As part of Wienerberger’s initiative for sustainable and affordable housing, the e4 brick house was built in Watford (UK) in 2015. It has been designed to become an archetype for the future of housing and deliver on our mission to offer solutions for a better quality of life. Using a fabric-first approach, and uniquely adaptable to the demands of modern living, the e4 brick house combines sustainability, affordability and desirability. The official opening ceremony took place in June 2015 with Lord John Prescott.
The development took place in collaboration with engineering consultancy ARUP, who have a global reputation for producing innovative and sustainable designs. As with other e4 brick houses, the UK version is also built around the 4 e’s – economy, energy, environment and emotion.
The house is
A house offering optimum build performance, while meeting market needs in an affordable, accessible way. (economy)
A house that focuses on the efficient use of energy, meeting the latest energy performance standards (energy)
A house that minimises its environmental impact by using responsibly sourced, resource efficient materials and promoting low-impact living. (environment)
A house that people will want to live in. A house that not only provides flexibility and practicality, but also delivers a better quality of life. (emotion)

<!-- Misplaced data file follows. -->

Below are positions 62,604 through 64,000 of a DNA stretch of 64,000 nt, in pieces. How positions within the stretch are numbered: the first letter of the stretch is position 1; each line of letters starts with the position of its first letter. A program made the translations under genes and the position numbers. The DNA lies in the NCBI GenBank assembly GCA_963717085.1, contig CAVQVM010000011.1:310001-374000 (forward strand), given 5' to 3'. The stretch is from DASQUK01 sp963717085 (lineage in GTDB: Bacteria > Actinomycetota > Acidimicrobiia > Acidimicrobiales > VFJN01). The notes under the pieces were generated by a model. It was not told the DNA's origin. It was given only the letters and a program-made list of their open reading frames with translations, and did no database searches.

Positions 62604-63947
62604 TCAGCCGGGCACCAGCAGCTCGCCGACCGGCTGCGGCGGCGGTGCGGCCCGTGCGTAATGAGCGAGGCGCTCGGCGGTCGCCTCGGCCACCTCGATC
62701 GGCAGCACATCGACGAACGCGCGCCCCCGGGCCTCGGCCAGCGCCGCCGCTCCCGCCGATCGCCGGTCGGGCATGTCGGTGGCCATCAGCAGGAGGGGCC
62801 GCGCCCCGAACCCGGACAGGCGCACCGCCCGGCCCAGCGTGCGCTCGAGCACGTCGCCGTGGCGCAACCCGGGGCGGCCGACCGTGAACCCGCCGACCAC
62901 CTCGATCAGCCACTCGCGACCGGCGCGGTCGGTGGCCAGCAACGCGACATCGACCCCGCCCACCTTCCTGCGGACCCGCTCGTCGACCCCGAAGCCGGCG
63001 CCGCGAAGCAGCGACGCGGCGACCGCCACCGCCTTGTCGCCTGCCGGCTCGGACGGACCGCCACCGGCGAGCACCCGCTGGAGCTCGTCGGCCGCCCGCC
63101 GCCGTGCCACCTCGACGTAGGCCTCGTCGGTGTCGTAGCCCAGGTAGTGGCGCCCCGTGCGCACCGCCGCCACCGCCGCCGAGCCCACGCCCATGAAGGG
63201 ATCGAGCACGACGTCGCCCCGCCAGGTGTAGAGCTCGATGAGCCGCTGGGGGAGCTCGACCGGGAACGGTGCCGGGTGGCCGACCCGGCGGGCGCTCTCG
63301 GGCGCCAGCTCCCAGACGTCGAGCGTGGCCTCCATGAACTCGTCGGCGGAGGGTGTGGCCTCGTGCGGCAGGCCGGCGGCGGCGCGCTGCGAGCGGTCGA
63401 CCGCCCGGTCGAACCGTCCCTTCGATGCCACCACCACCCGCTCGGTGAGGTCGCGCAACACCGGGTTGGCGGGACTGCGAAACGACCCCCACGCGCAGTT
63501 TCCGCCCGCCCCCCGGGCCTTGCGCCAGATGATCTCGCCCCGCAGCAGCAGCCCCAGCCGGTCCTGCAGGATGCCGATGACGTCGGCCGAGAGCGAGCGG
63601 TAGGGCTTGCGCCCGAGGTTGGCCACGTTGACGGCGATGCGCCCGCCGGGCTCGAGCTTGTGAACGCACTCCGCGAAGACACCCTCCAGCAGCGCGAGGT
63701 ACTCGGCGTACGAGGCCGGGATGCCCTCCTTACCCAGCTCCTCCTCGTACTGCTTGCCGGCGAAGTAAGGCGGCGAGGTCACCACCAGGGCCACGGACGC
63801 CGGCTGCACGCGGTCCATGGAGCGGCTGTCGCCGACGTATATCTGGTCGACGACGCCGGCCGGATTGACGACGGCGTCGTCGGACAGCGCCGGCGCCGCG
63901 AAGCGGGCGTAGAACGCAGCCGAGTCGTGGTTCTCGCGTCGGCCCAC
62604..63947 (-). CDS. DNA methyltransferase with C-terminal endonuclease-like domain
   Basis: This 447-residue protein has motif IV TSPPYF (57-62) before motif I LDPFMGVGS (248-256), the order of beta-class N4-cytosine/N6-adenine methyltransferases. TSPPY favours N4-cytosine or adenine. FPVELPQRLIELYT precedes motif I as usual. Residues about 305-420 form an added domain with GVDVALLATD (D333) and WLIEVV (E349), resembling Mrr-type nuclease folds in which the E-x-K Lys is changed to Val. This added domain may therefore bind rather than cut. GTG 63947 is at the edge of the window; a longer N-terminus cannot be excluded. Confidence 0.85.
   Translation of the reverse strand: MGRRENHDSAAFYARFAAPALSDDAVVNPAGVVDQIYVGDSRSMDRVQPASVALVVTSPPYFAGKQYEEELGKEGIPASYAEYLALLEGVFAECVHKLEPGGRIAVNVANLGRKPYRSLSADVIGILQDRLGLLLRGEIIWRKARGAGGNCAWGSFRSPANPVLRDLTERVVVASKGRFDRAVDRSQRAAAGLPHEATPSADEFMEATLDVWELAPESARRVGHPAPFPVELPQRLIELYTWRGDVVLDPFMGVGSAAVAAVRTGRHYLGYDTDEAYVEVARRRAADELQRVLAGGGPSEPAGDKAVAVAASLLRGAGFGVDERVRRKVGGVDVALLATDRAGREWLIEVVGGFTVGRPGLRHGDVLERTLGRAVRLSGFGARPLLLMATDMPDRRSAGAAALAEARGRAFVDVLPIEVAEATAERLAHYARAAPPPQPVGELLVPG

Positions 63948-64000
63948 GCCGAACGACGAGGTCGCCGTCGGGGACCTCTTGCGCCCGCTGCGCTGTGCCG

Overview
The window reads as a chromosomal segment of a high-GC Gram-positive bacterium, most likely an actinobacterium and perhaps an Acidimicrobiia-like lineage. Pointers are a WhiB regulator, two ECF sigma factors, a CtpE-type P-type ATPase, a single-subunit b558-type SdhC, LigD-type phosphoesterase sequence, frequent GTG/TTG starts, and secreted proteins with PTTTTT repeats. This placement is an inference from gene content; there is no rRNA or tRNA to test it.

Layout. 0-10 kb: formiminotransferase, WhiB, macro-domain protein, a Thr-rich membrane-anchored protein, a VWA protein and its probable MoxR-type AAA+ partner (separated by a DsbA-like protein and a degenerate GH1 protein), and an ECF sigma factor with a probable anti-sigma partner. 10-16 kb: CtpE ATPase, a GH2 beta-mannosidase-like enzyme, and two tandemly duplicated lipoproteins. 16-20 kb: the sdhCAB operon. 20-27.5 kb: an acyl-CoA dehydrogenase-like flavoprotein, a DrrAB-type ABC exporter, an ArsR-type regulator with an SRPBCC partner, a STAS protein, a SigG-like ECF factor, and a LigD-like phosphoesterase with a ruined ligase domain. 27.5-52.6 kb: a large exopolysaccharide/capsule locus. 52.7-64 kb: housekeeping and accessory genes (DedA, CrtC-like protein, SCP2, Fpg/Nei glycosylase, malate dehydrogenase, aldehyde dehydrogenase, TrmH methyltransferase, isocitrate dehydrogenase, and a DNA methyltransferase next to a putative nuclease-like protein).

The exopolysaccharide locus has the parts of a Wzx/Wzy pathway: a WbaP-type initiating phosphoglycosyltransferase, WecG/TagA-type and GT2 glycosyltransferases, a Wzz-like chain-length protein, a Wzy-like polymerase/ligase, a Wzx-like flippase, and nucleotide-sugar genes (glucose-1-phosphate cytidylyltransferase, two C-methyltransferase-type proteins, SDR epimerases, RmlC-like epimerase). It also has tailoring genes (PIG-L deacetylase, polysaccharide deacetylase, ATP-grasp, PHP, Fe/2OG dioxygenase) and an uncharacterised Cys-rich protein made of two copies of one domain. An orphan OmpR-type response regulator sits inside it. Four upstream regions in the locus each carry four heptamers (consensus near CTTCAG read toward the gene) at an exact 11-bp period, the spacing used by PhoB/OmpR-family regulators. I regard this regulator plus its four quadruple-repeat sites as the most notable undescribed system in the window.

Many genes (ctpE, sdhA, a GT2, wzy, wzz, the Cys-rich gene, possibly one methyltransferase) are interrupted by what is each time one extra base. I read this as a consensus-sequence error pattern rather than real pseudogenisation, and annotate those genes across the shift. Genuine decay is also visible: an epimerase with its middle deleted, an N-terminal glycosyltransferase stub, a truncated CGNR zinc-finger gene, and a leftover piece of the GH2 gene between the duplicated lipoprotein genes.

To many home owners and tenants, energy efficiency has become a key requirement. By using Wienerberger’s most energy efficient clay products, a hybrid heat pump and including optional solar panels, the e4 brick house represents a highly economic and ecological housing concept. Naturally, the energy consumption of the e4 house in Watford is being monitored closely: Initial results have shown that the annual energy bill is less than GBP 230 per year, which means less than GBP 20 per month. Good news for any home-owner, tenant or operator!
And finally, the UK version has been designed with scalability in mind. All aspects of the design (materials, method, design) can easily be transferred to a smaller scale (a two-bedroom terraced house), or to larger buildings (five-bedroom detached house) or even to apartment dwellings